Can someone name me one college where faculty have protested over a Democratic administration figure giving a commencement address?
"An overwhelming number of the students were disappointed in Condoleezza Rice no longer being the commencement speaker after a small minority of the student body and intolerant faculty members at Rutgers University protested loudly over the past month ... A university should be a place where free ideas are exchanged and a diversity of opinions are encouraged," Coughlan said in the letter.
Rice withdrew her name as speaker on Saturday following protests from a group of Rutgers University students, who staged a sit-in at a school administration building in New Brunswick last week to protest the school's decision to invite Rice to speak at the university's commencement later this month. Rice made the announcement via Facebook on Saturday.
The school's Board of Governors voted to pay the former secretary of state under President George W. Bush and national security adviser $35,000 for her appearance at the May 18 ceremony, where she was expected to be awarded an honorary degree.
But several faculty members and students wanted the invitation rescinded because of Rice's role in the Iraq War. Rutgers' New Brunswick Faculty Council passed a resolution in March calling on the university's board of governors to rescind its invitation. . . .If the university is serious about free speech, they will pick someone who is viewed as even more conservative than Miss Rice.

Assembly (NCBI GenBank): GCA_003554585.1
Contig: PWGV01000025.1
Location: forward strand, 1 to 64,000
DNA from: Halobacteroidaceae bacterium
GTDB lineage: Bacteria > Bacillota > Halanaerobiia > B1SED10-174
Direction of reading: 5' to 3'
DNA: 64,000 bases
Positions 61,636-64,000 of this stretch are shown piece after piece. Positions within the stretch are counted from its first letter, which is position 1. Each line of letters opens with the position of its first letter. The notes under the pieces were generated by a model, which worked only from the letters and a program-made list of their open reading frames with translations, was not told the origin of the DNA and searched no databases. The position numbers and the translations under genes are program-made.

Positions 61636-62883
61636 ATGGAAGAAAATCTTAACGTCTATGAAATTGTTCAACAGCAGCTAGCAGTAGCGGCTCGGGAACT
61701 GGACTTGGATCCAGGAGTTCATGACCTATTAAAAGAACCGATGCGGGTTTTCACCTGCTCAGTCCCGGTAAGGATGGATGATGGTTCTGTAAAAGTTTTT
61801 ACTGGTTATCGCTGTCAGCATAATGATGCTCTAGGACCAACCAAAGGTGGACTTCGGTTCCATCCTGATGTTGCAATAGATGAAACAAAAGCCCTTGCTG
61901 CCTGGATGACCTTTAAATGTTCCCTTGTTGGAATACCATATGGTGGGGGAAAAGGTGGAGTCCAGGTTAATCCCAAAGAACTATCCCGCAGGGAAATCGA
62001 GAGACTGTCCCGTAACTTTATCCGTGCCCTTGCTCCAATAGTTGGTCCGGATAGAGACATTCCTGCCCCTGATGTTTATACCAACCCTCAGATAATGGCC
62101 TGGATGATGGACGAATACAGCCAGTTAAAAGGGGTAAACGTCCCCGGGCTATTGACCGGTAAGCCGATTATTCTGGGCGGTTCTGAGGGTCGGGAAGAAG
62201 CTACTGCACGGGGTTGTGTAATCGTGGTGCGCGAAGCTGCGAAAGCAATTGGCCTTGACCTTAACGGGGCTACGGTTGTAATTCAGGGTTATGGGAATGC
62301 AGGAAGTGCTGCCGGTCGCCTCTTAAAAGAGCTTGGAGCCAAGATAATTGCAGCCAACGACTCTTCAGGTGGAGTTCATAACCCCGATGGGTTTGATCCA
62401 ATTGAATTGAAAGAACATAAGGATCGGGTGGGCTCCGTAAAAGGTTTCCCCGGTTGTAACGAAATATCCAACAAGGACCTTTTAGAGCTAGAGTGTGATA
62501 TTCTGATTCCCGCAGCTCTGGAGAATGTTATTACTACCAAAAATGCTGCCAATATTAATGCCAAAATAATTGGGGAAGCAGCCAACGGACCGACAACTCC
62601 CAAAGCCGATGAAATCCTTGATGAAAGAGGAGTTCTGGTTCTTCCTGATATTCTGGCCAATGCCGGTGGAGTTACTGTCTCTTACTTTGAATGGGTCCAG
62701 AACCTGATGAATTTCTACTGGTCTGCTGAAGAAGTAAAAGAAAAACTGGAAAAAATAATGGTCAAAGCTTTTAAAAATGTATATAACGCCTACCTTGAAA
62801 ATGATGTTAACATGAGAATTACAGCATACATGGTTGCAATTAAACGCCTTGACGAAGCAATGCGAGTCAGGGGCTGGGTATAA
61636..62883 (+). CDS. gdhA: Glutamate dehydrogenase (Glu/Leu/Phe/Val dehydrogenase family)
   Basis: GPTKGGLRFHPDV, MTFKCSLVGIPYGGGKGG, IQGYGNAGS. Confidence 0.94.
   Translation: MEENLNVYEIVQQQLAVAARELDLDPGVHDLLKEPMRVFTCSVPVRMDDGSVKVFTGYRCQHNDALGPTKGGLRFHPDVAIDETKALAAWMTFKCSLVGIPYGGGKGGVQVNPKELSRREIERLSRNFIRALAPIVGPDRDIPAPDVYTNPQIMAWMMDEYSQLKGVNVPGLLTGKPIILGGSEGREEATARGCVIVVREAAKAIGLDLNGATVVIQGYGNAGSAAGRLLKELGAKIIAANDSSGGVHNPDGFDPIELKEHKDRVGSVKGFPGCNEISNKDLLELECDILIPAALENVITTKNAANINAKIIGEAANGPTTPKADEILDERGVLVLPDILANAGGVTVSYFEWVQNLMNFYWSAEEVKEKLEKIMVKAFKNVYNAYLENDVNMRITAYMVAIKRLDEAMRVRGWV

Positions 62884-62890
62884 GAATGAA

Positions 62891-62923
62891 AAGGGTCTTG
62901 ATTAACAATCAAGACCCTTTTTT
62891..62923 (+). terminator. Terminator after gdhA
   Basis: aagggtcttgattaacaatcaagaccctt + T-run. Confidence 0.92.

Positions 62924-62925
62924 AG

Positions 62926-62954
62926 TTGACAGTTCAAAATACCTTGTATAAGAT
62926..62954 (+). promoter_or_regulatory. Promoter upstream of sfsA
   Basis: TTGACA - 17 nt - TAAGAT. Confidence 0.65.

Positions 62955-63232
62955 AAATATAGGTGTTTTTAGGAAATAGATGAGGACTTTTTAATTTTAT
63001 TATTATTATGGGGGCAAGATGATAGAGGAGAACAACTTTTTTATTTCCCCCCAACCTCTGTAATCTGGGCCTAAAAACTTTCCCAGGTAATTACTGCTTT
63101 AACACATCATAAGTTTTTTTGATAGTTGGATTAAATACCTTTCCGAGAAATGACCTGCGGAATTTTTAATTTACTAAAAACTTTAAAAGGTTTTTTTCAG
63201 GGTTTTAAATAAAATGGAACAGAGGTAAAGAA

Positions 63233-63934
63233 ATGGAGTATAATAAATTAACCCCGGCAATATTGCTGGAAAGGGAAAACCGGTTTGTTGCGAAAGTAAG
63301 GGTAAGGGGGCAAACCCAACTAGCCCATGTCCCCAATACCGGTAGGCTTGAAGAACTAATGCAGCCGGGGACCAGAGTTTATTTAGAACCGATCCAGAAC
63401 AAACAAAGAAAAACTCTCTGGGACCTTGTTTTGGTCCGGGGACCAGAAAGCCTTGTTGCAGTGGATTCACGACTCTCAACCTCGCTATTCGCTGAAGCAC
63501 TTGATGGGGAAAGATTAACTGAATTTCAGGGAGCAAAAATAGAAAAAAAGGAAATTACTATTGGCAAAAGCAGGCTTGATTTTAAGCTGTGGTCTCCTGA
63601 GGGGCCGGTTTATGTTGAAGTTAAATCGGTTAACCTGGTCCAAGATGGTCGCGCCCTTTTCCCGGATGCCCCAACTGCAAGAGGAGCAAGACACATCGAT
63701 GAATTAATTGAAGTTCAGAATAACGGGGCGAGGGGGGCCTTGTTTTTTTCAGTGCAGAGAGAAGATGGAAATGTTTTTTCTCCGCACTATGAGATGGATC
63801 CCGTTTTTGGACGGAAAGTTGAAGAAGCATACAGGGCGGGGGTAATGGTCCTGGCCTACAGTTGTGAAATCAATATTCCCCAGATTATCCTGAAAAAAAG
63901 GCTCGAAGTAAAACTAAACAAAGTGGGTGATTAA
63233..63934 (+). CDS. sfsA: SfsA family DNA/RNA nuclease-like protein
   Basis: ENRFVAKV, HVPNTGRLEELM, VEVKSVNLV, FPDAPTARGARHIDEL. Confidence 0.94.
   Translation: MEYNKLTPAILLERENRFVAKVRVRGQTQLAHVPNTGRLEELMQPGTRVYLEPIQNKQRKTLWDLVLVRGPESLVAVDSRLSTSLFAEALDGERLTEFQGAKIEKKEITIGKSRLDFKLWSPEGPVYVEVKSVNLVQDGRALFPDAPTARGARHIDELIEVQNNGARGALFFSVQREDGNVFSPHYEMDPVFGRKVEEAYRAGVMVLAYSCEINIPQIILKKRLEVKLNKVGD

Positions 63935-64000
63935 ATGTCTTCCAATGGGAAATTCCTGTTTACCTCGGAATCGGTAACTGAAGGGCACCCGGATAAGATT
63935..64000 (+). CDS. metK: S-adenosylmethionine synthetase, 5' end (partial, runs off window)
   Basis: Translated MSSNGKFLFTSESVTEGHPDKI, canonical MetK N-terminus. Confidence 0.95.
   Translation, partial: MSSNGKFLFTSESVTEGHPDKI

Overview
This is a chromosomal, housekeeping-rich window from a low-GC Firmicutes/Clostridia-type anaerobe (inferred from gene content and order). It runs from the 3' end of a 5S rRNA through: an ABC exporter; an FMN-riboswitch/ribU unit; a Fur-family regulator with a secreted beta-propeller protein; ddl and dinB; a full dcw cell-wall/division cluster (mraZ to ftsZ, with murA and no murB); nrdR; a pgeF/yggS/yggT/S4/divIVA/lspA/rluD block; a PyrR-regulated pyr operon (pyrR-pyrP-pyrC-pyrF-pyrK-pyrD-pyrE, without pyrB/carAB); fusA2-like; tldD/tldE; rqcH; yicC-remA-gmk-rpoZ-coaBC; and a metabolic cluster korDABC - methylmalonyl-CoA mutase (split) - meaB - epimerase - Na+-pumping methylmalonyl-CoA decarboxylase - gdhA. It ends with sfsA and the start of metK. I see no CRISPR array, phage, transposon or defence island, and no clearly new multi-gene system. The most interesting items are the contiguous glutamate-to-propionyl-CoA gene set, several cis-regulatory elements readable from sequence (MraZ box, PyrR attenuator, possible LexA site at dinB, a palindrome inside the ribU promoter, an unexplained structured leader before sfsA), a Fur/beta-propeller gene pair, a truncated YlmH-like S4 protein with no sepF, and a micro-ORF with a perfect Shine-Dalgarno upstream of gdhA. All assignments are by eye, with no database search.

Jake Tapper points out that there was a case at the University of Notre Dame, though as he points out it was primarily something involving students.
WSBT correspondent John Paul reports that students attending the vigil reflected on their last days on campus, with some saying the protests have led to healthy discussions and debates, and that the attention hasn't taken away from their achievements.
"It hasn't overshadowed it too much anyway," said student Brian Desplinter, who attended the vigil. "I think our student body on campus has handled the controversy particularly well, in contrast to some of the outside parties. . . .